Poverty was rife in late-Victorian Birmingham. Children worked in factories, families starved and society’s poorest were condemned to workhouses.
It was into this extreme poverty that William Thorne was born in Hockley in 1857. Here, he lived his early years hand to mouth before going on to dedicate his life to helping others as one of the UK’s leading trade union figures.
Aged just six, William took his first job as a rope spinner where he worked from 6am to 6pm. He ‘went on strike’ because of a cut in wages. After his drunken father was killed in a fight, the family of five’s poverty became so severe that they were forced to live on just four loaves of bread a week.
At seven years old, William starting work at a brickyard. Here, he worked 12 hours carrying 500 bricks every day and walked six miles to and from work. Despite the family’s extreme poverty, his mother made him give up the job out of fear of her young son’s health, even though this meant she would have to work long hours sewing hooks and eyes.
In his mid-twenties, William left Birmingham for East London and entered into a lifetime of politics. While working at Beckton Gas Works, he witnessed how new machinery was leading to unemployment and a reduction in wages. William’s campaigning resulted in the establishment of the National Union of Gas Workers and General Labourers. This was to become one of the largest trade unions of its time in the world. With William at its helm the union successfully campaigned for an eight-hour, six-day working week.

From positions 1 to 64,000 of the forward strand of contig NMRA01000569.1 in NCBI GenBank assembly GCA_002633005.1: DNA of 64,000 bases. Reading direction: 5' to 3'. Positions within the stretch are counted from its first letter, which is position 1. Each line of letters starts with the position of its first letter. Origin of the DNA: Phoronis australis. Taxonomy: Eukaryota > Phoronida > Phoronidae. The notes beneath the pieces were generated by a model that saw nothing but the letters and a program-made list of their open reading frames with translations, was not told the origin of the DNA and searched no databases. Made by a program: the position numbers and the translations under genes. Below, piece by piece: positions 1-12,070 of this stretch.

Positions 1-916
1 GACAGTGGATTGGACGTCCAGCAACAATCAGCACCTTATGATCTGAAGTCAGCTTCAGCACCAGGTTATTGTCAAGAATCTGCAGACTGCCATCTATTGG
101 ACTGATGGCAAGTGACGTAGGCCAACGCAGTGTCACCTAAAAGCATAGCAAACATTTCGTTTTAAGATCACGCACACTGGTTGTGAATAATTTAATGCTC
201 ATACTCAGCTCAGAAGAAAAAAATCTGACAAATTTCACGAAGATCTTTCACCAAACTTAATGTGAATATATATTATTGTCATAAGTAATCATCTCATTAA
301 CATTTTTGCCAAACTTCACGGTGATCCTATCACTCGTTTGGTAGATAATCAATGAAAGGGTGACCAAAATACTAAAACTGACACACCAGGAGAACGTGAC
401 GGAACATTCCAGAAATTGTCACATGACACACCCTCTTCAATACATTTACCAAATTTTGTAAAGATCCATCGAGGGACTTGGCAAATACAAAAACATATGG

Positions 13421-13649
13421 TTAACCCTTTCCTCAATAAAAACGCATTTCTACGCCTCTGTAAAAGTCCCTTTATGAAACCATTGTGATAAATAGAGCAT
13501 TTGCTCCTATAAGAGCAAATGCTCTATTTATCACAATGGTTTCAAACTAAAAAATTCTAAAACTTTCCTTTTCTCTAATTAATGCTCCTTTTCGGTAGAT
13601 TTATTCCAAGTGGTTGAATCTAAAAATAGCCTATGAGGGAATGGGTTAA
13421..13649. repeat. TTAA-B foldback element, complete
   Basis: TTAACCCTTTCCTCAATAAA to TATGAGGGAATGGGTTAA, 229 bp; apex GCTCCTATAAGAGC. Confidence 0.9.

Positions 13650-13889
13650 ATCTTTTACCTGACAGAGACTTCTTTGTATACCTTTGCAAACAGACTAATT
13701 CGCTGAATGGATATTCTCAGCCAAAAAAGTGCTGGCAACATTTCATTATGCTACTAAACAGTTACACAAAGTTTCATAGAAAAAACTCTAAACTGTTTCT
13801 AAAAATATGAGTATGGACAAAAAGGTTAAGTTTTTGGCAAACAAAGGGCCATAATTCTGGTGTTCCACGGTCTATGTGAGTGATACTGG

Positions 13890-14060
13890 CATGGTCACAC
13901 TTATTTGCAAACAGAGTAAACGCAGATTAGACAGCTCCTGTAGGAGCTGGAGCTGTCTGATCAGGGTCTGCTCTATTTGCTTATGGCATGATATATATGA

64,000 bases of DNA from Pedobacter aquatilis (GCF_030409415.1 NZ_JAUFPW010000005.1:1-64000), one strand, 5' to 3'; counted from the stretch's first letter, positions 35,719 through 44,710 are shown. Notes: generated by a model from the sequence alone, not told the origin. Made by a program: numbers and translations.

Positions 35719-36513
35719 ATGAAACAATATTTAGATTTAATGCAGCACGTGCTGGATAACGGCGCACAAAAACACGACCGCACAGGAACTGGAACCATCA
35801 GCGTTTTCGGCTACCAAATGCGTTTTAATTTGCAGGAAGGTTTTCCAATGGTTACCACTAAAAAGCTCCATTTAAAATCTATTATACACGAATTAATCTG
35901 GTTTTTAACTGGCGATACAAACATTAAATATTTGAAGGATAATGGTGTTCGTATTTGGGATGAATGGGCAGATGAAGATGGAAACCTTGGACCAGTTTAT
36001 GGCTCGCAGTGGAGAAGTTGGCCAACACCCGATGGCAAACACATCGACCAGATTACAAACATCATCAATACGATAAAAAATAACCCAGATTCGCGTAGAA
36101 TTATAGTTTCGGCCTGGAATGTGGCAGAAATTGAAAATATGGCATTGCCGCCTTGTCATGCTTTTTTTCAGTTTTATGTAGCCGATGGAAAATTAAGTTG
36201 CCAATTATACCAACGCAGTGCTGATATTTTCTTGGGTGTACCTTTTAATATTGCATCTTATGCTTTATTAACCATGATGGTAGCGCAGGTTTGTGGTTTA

William later became one of the first MPs for the relatively new Labour Party, which rose to power in support of working-class people. As an MP and trade unionist, he continued to fight for improved working conditions, unemployment benefits and an end to child labour until his death in 1946.
In his memoir, he explained the debt he owed his mother: